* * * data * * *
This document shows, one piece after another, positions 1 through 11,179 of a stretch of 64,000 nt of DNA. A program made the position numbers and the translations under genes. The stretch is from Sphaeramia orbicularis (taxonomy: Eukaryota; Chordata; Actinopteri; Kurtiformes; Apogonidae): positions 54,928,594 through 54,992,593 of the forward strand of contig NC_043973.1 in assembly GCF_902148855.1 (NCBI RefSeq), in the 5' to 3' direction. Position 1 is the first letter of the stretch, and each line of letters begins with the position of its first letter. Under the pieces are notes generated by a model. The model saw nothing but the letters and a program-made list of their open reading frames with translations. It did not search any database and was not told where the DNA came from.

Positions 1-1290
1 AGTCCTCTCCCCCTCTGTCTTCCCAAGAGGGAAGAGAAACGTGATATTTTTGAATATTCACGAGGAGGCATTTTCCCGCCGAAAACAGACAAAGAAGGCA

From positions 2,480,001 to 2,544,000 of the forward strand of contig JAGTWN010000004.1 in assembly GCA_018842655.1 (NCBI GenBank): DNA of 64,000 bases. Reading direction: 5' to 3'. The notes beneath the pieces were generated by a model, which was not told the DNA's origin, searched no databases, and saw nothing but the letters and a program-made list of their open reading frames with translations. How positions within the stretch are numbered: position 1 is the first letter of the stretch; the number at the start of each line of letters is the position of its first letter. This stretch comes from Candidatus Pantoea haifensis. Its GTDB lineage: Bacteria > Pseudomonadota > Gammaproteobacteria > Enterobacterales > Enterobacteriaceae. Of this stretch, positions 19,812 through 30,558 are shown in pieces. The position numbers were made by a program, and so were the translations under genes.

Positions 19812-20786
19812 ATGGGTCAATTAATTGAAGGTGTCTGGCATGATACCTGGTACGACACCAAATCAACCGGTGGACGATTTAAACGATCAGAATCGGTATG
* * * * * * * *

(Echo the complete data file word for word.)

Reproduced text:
This document shows, one piece after another, positions 1 through 11,179 of a stretch of 64,000 nt of DNA. A program made the position numbers and the translations under genes. The stretch is from Sphaeramia orbicularis (taxonomy: Eukaryota; Chordata; Actinopteri; Kurtiformes; Apogonidae): positions 54,928,594 through 54,992,593 of the forward strand of contig NC_043973.1 in assembly GCF_902148855.1 (NCBI RefSeq), in the 5' to 3' direction. Position 1 is the first letter of the stretch, and each line of letters begins with the position of its first letter. Under the pieces are notes generated by a model. The model saw nothing but the letters and a program-made list of their open reading frames with translations. It did not search any database and was not told where the DNA came from.

Positions 1-1290
1 AGTCCTCTCCCCCTCTGTCTTCCCAAGAGGGAAGAGAAACGTGATATTTTTGAATATTCACGAGGAGGCATTTTCCCGCCGAAAACAGACAAAGAAGGCA

From positions 2,480,001 to 2,544,000 of the forward strand of contig JAGTWN010000004.1 in assembly GCA_018842655.1 (NCBI GenBank): DNA of 64,000 bases. Reading direction: 5' to 3'. The notes beneath the pieces were generated by a model, which was not told the DNA's origin, searched no databases, and saw nothing but the letters and a program-made list of their open reading frames with translations. How positions within the stretch are numbered: position 1 is the first letter of the stretch; the number at the start of each line of letters is the position of its first letter. This stretch comes from Candidatus Pantoea haifensis. Its GTDB lineage: Bacteria > Pseudomonadota > Gammaproteobacteria > Enterobacterales > Enterobacteriaceae. Of this stretch, positions 19,812 through 30,558 are shown in pieces. The position numbers were made by a program, and so were the translations under genes.

Positions 19812-20786
19812 ATGGGTCAATTAATTGAAGGTGTCTGGCATGATACCTGGTACGACACCAAATCAACCGGTGGACGATTTAAACGATCAGAATCGGTATG